Gkiokas grew up in Elefsina, and never thought of leaving the place where he was born. However, many of his peers hurt by the economic crisis, have left in search of a better future abroad. Thanks to its position close to Piraeus, the main Greek port, Elefsina has always been a place where tales of loss and arrival have been recounted. This after all, is where many Greek refugees from Asia Minor settled after the end of the Greek-Turkish war, in 1922.
Meeting migration and modern challenges
Asia Minor refugees doubled Elefsina’s total population Alongside Arvanites, a bilingual Greek population of Albanian origins settled in the city for centuries, there were also Greeks who emigrated from the poorest regions to be employed in factories. It left the city both enriched culturally and economically.
“From this point of view, Elefsina represents some of the most important challenges Europe is facing nowadays: that of managing the migration phenomenon as an opportunity for enrichment and creating new jobs in territories abandoned by industries,” says Gkiokas.
The European artistic program, named 2023 Eleusis and led by the general artistic director Michail Marmarinos, focuses on three thematic axes: the first is people, to discover hidden aspects of cultural diversity; the second centres on the environment, seeking new ways to define the relationship with nature.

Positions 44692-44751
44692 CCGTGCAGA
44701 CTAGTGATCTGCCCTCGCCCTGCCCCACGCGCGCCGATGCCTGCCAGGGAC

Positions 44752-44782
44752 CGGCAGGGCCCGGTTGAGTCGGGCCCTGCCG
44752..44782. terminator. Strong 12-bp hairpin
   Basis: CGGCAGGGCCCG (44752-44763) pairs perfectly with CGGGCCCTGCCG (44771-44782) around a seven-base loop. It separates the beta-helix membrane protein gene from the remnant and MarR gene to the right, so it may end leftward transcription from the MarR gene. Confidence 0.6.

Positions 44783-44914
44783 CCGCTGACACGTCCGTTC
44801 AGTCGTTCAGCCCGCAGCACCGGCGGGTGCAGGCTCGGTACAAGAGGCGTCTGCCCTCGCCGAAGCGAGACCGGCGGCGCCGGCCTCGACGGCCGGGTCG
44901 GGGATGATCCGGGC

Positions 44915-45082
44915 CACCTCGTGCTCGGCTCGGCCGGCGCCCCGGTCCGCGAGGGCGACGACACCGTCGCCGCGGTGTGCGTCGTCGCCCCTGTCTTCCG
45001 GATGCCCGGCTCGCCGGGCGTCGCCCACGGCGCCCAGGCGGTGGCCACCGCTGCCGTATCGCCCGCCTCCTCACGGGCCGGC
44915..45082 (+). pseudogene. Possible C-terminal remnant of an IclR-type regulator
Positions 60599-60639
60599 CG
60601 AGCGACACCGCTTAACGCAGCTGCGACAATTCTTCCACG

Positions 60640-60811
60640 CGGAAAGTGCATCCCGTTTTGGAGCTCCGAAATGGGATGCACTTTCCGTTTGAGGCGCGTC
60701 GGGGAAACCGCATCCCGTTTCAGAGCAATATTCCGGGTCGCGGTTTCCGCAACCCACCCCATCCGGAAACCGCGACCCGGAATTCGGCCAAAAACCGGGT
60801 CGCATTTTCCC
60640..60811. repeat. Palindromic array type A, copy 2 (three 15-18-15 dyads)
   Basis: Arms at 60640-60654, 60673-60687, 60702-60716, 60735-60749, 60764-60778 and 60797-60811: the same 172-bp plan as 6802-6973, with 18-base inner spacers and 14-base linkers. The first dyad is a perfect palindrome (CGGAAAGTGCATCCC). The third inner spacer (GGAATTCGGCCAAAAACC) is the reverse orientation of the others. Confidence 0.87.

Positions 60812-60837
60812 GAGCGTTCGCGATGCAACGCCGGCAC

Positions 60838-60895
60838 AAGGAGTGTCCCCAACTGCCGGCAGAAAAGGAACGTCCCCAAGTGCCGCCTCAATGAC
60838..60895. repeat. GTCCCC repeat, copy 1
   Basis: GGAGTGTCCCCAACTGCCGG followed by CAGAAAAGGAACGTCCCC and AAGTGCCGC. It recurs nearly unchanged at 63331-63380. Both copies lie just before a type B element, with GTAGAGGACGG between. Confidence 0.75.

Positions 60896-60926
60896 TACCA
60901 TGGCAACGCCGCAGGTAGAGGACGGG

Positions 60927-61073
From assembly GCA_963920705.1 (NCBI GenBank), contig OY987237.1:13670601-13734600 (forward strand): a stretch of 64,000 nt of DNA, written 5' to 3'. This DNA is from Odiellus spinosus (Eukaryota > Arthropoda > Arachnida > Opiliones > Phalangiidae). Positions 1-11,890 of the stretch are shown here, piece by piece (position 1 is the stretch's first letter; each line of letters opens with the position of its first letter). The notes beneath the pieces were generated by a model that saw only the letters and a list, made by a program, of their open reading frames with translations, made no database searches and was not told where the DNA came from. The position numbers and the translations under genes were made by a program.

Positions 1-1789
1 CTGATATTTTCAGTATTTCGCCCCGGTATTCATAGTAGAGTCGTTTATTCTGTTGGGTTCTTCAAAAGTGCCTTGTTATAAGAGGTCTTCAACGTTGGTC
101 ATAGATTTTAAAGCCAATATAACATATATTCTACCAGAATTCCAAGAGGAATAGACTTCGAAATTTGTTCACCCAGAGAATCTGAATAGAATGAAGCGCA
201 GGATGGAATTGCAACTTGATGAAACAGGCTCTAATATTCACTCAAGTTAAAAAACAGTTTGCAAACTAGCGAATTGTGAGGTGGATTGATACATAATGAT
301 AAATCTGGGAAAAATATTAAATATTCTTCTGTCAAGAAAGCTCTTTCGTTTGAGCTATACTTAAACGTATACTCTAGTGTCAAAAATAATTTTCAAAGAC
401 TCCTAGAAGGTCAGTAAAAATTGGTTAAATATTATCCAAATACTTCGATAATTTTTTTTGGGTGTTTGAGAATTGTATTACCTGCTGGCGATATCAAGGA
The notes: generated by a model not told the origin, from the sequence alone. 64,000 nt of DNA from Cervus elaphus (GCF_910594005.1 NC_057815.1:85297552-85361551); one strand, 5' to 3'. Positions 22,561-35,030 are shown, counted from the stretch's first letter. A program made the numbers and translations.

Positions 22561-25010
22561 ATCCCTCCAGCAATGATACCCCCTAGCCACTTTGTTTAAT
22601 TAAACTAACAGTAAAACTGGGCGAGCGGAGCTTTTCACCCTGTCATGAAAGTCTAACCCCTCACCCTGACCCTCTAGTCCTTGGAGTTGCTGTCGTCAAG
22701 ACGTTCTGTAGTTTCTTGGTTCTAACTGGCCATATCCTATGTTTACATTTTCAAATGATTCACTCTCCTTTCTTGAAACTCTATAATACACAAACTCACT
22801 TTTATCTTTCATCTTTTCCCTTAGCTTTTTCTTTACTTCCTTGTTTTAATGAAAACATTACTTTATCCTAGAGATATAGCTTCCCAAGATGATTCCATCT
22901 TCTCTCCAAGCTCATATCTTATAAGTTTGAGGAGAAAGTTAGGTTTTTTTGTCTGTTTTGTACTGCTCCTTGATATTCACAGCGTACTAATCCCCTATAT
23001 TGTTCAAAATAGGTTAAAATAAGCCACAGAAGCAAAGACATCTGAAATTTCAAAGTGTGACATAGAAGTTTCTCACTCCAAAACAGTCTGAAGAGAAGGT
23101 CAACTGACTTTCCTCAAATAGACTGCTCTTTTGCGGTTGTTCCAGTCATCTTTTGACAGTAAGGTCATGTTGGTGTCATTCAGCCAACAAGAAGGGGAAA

Finally, the European artistic program is focused on labour and explores the common continental challenges of precariousness and the model of a sustainable economy.
“The project is based on the idea of how we would like Elefsina to change for the better for its own inhabitants,” says Angeliki Lampiri, director of Cultural Training of 2023 Eleusis. “Our greatest achievement is to build something to remain. We have started to change the general mindset and prove that culture is a toll for economic recovery, but we will see the results in the next decade,” adds Lampiri.
Thanks to the European project, a choreography academy named U(R)TOPIAS has been established in a former bowling centre in Elefsina.
“When we started working on the project, I imagined this Academy as I would have dreamt of it at the beginning of my career” artistic director Patricia Apergi tells Euronews Culture.
“I wanted the Academy to offer the opportunity that so many of us did not have. Like many choreographers, I had to train abroad because there are no similar places in Greece,” says Apergi.
More than 15 choreographers have participated in academy projects so far. Next June, six artists will stage the choreographies they are working on, with one aim: to build a bridge between their art and the host city.
“Some of the choreographers are studying the trade union struggles that once fuelled the city industrial hub. Others are researching the history of ancient Elefsina. From these stories they draw inspiration for new choreographies. After all, we believe it is important to leave a contribution not only to Greece, but to the city,” adds Apergi.
The start of 2023 saw the walls of many Elefsina buildings covered with quotes from great artists who visited the city in the ancient and recent past. Among them, the ancient roman philosopher Seneca (4 BC – 65 AD) wrote: “There are holy things that are not communicated all at once: Eleusis always keeps something back to show those who come again”.
The spirit of Eleusis 2023 seems to be encapsulated in this sentence: it’s the wish for a return, and a homecoming. The residents of the small city that grew up in the shadow of Athens still look towards the sea, but today they wish to welcome rather than leave.